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“No more young people will be let down when it comes to learning about sex and relationships.”

MPs have voted in favour of LGBTQ-inclusive relationship and sex education in schools by an overwhelming majority.

On 27 March, 538 MPs at the House of Commons backed the proposal, with only 21 voting against it.

Mo Wiltshire, Director of Education and Youth at Stonewall, said in a statement: “These new subjects have the potential to deliver real change in how LGBT families, people and relationships are taught about.

“This will help foster greater inclusion, acceptance and understanding in our classrooms, playgrounds and school corridors. All students, whether they are LGBT or not, should have the time and space to learn about the diversity that exists and makes our world beautiful.”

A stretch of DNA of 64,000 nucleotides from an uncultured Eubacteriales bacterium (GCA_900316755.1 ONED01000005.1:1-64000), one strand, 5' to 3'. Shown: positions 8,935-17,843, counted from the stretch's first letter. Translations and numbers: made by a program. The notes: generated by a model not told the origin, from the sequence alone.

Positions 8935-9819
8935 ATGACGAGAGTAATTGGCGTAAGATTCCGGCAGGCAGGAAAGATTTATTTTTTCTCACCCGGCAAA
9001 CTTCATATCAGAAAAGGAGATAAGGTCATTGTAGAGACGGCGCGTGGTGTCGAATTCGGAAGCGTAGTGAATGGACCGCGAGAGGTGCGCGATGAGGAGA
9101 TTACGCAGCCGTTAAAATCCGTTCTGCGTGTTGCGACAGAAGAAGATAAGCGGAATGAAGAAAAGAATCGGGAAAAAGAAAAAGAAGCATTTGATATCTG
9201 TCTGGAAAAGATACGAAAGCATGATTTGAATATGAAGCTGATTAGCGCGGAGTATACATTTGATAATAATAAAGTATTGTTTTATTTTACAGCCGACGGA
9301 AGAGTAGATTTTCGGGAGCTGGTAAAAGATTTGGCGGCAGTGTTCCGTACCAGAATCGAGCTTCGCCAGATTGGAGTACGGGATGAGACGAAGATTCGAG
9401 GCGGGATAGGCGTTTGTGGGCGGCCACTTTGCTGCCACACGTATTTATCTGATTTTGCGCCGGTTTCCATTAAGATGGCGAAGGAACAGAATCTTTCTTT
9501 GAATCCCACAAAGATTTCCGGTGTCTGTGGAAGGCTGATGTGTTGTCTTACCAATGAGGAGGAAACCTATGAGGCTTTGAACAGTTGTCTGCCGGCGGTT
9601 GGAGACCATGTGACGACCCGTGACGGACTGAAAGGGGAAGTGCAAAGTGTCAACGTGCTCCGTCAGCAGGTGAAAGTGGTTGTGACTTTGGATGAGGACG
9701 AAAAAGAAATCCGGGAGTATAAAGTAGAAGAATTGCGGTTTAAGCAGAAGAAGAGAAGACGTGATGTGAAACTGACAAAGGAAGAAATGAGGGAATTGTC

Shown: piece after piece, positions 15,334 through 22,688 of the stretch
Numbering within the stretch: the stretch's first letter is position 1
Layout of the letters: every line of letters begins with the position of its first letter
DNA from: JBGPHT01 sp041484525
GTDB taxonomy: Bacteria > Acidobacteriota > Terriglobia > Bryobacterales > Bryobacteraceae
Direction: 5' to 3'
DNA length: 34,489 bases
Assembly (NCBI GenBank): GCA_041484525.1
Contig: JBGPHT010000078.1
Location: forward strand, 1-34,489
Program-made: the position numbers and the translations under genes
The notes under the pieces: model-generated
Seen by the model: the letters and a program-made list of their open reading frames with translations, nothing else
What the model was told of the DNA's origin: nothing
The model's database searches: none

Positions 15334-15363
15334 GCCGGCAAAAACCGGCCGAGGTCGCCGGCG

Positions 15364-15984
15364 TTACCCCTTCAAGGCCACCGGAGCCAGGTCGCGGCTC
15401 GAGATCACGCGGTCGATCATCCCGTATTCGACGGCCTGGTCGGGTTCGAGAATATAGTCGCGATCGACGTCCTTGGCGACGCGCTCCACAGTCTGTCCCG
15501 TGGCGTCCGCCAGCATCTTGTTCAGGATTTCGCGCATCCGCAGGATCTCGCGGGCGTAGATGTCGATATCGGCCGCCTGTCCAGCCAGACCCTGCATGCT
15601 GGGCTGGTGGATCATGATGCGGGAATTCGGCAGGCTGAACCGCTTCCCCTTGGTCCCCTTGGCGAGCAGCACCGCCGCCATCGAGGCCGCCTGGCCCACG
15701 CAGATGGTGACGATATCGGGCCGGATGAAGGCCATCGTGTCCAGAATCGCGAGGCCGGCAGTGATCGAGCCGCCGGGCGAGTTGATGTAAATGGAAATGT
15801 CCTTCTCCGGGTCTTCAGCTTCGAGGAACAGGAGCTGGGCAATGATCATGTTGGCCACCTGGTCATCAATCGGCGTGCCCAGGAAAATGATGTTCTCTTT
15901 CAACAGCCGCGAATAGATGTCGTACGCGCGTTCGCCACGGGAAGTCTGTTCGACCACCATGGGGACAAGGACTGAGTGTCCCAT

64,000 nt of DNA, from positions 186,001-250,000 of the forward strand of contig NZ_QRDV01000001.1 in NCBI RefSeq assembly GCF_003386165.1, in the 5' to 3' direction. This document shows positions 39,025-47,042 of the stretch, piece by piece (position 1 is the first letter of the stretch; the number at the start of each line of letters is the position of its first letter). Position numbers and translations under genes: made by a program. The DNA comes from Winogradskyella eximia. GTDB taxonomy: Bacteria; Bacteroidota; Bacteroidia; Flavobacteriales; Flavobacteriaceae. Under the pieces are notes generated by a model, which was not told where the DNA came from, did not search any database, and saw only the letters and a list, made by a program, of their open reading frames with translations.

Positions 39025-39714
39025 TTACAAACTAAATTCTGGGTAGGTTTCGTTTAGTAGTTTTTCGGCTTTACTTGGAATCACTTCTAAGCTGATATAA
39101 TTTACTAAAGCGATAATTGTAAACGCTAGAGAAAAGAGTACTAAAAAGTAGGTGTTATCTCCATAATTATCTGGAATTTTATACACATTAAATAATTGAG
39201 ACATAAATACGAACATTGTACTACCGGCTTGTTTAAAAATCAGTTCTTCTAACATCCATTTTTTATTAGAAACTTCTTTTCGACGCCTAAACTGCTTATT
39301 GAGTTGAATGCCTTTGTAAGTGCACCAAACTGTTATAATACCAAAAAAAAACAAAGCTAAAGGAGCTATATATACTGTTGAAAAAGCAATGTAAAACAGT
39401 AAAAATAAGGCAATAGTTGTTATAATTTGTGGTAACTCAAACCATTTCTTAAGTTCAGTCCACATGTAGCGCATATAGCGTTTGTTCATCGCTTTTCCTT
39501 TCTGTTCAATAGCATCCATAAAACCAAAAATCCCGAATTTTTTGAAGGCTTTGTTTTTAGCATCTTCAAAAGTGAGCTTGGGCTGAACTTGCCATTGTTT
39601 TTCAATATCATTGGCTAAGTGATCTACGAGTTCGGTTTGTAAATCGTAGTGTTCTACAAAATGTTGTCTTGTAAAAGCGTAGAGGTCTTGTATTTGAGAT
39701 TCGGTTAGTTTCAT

Alex Phillips of the Terrence Higgins Trust also said: “This is a historic day for both Relationships and Sex Education and for all young people across England.

We now know that from September 2020 that RSE will finally be compulsory in all schools in England and that no more young people will be let down when it comes to learning about sex and relationships.”

The monumental move comes weeks after the future of LGBTQ-inclusive lessons at a school in Birmingham, UK, had been called into question following outcry from parents.

No Outsides – developed by Andrew Moffat for Parkfield Community School – was a program of lessons that covered topics such as gender identity, religion, sexual orientation, disability and age.

Parents vehemently complained, leading the school to make a plea to parents to stop as it was “upsetting and disruptive” for the children. The disagreement culminated in around 600 students being pulled from the school for the day.

Fatima Shah, a parent, spoke out to say: “We are not a bunch of homophobic mothers, we just feel that some of these lessons are inappropriate. Some of the themes being discussed are very adult and complex and the children are getting confused.”

If the House of Lords approves the move, primary school children will be taught about different family models while secondary school children will be taught about sexual orientation and gender identity.

It will go into effect as early as September 2020.

Related: Ofsted chief says schools should teach children about same-sex couples.